In the later books, the Wizard learns real magic. In the later books, the Scarecrow rules The Emerald City. In the later books, everyone comes into what it was clear to the reader they are all along.
But that hasn’t happened yet, so I’m not sure how relevant it is to the comic book adaptation…
As for the archetypes that Jennifer brings up — One of the things that Baum said about his work is that he wrote about the kind of children he enjoyed spending time with. So his children are very bright, very quick, very perceptive, and generally polite. If it’s anybody’s wish fulfillment, I think it’s Baum’s.
Also mine, speaking as a parent. Dorothy is certainly the kind of kid I could spend time around, more so than the wild and rambunctious Darling siblings or dreamy, contrary Alice.
Of course, now that I say that, it’s perfectly clear to me that my kids are a mix of all those traits, all the time. And honestly I wouldn’t wish away their rambunctiousness or their dreamy contrarian streak. But I can empathize with what Baum is getting at!
Anika: As I am certainly an Alice, in or outside of stories, does it prove a point that my gut response is: on the contrary, I’ve much more patience for children of temper? My family will attest.
And my gut reaction to Jen’s discourse on the story’s commentary on presumption is equally contrary. Not that I think she’s wrong. I think she’s right. But I believe it is as arrogant and lazy and manipulative to claim no responsibility as it is to claim all responsibility. I resist the moral universe she described and its use of the word must. I stand in defiance with my arms crossed and my eyes narrowed and I say “I won’t! And you can’t make me.”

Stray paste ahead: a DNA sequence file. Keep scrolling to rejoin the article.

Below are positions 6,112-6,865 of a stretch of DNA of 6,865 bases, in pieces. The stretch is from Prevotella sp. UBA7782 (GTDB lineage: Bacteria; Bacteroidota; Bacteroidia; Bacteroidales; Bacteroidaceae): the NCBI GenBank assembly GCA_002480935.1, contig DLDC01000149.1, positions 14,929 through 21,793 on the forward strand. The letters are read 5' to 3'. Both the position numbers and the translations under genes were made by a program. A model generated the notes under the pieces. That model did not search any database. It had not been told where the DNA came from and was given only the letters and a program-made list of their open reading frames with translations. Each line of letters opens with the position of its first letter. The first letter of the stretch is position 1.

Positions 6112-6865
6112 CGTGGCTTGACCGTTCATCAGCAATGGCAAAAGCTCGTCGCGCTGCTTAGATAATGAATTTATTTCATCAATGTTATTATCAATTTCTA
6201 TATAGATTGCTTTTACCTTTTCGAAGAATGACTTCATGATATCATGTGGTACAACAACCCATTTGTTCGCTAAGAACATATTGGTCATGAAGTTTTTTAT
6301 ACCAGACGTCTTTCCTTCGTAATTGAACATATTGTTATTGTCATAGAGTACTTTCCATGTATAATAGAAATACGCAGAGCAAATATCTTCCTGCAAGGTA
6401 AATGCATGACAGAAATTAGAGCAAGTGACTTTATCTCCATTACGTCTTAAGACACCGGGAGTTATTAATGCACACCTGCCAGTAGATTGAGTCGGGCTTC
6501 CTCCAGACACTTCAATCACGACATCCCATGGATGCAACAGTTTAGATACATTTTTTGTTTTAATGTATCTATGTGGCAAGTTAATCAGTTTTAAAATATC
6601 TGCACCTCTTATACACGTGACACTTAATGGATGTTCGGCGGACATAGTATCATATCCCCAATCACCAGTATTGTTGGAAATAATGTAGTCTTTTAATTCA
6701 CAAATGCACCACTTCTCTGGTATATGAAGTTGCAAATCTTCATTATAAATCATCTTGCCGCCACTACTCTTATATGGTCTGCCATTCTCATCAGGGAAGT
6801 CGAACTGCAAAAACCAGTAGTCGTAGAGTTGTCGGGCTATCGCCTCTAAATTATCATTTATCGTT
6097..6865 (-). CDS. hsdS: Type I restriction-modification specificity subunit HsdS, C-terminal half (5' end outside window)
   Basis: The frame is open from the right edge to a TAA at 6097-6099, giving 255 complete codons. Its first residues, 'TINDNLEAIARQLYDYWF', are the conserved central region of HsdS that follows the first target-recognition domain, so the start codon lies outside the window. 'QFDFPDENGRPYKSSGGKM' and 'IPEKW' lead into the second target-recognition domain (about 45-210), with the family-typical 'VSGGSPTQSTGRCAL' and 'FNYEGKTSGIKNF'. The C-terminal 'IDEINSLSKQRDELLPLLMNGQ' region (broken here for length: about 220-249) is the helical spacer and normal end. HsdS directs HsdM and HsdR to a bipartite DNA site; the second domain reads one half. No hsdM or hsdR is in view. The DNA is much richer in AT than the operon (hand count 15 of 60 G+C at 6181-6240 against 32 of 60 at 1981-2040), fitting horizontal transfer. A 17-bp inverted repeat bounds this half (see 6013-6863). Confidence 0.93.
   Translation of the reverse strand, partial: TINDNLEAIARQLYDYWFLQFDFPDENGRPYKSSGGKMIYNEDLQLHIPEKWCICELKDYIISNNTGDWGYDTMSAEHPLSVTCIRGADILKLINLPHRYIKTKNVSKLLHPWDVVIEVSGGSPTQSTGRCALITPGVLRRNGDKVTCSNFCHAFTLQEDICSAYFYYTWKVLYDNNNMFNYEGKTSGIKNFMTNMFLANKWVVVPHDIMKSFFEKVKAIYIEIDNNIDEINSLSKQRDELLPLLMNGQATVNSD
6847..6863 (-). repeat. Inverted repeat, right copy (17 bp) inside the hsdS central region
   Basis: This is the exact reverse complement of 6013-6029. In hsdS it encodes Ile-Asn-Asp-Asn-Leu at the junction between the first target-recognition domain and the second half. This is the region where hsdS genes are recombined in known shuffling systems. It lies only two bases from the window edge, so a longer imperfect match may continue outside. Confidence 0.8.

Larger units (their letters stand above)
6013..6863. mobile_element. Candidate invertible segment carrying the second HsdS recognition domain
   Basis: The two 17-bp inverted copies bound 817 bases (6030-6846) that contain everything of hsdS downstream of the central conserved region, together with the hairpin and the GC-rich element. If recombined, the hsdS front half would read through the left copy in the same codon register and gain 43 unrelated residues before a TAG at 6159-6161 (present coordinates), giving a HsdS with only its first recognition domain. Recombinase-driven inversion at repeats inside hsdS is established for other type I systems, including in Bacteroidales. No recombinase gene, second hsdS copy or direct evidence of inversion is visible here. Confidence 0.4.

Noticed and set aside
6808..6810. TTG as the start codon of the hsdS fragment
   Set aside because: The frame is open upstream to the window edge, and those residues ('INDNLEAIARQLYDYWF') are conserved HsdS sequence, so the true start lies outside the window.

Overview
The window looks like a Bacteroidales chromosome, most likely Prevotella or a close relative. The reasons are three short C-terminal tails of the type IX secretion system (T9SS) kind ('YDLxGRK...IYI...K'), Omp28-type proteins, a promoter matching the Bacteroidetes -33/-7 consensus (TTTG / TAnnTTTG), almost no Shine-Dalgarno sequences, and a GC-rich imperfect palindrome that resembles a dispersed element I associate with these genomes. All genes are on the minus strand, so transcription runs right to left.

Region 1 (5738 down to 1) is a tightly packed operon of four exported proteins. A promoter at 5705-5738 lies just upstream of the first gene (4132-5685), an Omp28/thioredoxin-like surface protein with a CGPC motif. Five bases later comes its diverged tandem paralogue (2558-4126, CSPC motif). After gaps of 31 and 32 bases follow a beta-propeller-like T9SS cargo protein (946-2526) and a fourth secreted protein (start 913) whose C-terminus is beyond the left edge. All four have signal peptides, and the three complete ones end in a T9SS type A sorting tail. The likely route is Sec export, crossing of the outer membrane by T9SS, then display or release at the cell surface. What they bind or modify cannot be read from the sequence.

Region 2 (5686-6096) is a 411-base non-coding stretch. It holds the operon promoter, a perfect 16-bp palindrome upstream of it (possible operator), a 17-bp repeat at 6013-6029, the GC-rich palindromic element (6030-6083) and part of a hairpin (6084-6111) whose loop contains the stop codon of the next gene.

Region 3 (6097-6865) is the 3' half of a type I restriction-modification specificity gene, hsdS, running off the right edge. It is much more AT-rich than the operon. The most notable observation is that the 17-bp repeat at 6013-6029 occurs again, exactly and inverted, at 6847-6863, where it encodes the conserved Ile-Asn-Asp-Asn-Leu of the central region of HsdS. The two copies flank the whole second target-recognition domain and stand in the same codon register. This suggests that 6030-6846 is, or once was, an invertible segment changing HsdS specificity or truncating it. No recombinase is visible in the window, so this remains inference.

I don’t have much experience with stories of the American Midwest or heartland? Unless Dr. Quinn counts and even there I liked her because she was a nonconformist — and in point of fact she’s from Boston. I never read the Little House books and I can’t think what other books would even count. But as far as fantasy goes, I do like Peter Pan (though more for Peter than Wendy) and I use the Alice books to describe (if not dictate) my life. I love Harry Potter. And Lyra of the His Dark Materials trilogy. I do not know what it means that I lean British! But I think we are naturally entitled to something. We are entitled to our selves and our stories and if The Wizard of Oz is Dorothy’s story (and maybe it isn’t if the title matters) then I want Dorothy to get more than back to where she began, without her friends, and having learned no directly personal lesson so far as I can tell in this version. So that’s why it doesn’t work for me.